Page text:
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Immolation – Atonement

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Default Immolation – Atonement



There are few bands in the death metal genre that can compare to Immolation in terms of balancing an unsettling atmosphere and technical prowess. Long-time guitarist Bob Vigna has written some of the most evil-sounding, off-kilter riffs in the history of the genre, while bassist/vocalist Ross Dolan has provided a rumbling low-end with his bass and guttural death growls. Alongside Incantation, Immolation helped put the New York death metal scene on the map, and have influenced countless bands with their technical, brutal brand of death metal. As the band rapidly approaches their 30th year of existence, rather than resting on their laurels, Immolation continue to push the boundaries of the sound they helped create, as can be heard on Atonement, their 10th full-length release.

The first thing that stands out on Atonement is the somber, atmospheric mood. While I’ve always considered Immolation records to be fairly moody releases, this latest record has a very gloomy tone. The opening one-two punch of “The Distorting Light” and “When The Jackals Come” quickly establish that unnerving tone I’ve come to expect from this band, with the dissonant chords clashing with the brutal, pummeling riffs. “The Distorting Light” has a pretty killer, old-school style breakdown, and is full of those Bob Vigna pinched harmonics we all know and love; the transition into “When The Jackals Come” is so smooth, and the songs complement each other so well, you almost don’t notice the change. It’s in the second half of “When The Jackals Come” that the tone takes a turn for the gloomy, with a slower rhythm and orchestrations that give the tune a gothic, doomy undertone. There are a number of moments throughout Atonement that sound like the death doom that Incantation are better known for, such as the crushing “Thrown To The Fire” and the super melancholy “Lower.” Immolation manages to approach this sound with a subtlety that allows for quick transitions between tempos that don’t come off as too jarring.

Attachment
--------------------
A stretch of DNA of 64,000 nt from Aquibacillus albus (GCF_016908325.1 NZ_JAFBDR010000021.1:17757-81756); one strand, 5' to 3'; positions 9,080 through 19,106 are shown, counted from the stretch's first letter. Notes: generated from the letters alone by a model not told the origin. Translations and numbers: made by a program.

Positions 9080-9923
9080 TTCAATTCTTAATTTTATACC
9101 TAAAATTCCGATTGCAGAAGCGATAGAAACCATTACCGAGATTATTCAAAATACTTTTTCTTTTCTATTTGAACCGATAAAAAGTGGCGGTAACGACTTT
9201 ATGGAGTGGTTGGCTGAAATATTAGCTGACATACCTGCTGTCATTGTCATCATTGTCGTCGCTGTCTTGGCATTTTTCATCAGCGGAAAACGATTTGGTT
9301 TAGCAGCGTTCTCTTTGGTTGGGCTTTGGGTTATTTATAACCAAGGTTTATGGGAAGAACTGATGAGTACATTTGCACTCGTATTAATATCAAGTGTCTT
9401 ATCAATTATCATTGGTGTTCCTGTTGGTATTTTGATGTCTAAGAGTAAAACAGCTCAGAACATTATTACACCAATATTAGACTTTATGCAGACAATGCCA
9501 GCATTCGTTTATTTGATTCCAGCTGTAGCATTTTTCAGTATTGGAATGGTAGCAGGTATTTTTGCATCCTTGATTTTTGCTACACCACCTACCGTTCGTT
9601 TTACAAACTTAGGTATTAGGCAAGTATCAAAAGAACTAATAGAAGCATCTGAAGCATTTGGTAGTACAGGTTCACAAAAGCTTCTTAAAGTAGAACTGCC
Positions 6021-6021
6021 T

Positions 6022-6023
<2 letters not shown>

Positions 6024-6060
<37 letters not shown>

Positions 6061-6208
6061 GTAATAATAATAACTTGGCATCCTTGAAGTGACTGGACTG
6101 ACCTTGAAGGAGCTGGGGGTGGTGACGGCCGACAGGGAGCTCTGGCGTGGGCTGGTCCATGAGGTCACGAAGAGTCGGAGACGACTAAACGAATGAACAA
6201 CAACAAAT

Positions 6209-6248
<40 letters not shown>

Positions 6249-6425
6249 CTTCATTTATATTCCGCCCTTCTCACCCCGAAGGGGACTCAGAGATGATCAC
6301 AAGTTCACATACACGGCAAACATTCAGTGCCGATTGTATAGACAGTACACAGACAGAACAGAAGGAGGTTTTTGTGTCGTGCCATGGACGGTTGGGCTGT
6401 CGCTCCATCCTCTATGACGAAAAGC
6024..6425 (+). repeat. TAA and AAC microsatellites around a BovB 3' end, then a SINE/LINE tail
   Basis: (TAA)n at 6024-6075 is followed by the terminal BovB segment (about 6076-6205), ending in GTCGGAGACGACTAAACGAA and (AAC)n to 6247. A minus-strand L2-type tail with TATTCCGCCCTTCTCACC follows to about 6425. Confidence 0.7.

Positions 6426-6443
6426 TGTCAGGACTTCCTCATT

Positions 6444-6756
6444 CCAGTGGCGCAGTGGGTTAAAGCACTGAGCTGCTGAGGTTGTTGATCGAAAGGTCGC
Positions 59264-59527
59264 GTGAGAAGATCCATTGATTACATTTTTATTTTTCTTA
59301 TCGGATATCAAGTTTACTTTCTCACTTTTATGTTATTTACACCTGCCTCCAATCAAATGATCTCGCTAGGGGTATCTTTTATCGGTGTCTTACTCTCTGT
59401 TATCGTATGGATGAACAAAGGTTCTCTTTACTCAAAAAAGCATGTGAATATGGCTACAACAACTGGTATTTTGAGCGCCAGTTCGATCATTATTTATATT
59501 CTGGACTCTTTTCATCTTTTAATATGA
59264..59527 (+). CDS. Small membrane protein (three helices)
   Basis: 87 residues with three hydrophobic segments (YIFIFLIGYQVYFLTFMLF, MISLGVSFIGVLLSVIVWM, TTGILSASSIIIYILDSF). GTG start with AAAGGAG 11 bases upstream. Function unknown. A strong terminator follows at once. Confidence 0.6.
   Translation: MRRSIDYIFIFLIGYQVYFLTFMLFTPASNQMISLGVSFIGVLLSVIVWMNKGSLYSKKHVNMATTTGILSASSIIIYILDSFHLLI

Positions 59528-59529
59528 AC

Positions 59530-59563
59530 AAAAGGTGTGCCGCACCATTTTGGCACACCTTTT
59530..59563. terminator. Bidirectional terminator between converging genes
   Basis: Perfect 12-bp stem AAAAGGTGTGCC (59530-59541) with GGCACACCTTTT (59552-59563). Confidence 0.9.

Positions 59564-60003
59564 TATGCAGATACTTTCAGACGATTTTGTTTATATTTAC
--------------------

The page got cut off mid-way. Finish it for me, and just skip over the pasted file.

The drumming on Atonement has become much more focused than on previous efforts; Steve Shalaty is the band’s longest tenured drummer, and he has really scaled back his urge to hit everything all at once. Even when the music becomes a total speed-fest, like on “Rise The Heretics,” the band keeps a really tight, tidy tone, which gives the heavy riffs a harder impact, and gives the more chaotic moments a solid boundary, rather than letting the tunes fly off the rails. Ross Dolan and Bob Vigna have managed to keep the overall sound of Immolation pretty consistent, while still managing to experiment a bit, and push the genre in new directions. Alex Bouks, their newest member, manages to jump right in without missing a bit, which is just as much a testament to his ability as a guitarist as it is to the strength of Vigna and Dolan’s writing abilities.

The production on Atonement captures the chaos, rage, and gloom of the music extremely well, with the instruments receiving boosts in volume in the more brutal moments, while getting a little reverb in the moodier sections. The complicated, atmospheric nature of this music could be a difficult thing to capture, but I must say Paul Orofino (producer) and Zack Ohren (mixing and mastering), have done a fantastic job. Atonement is destined to be a classic, not just in Immolation’s discography, but in the death metal genre as a whole; younger bands should take notes, THIS is how death metal is done.
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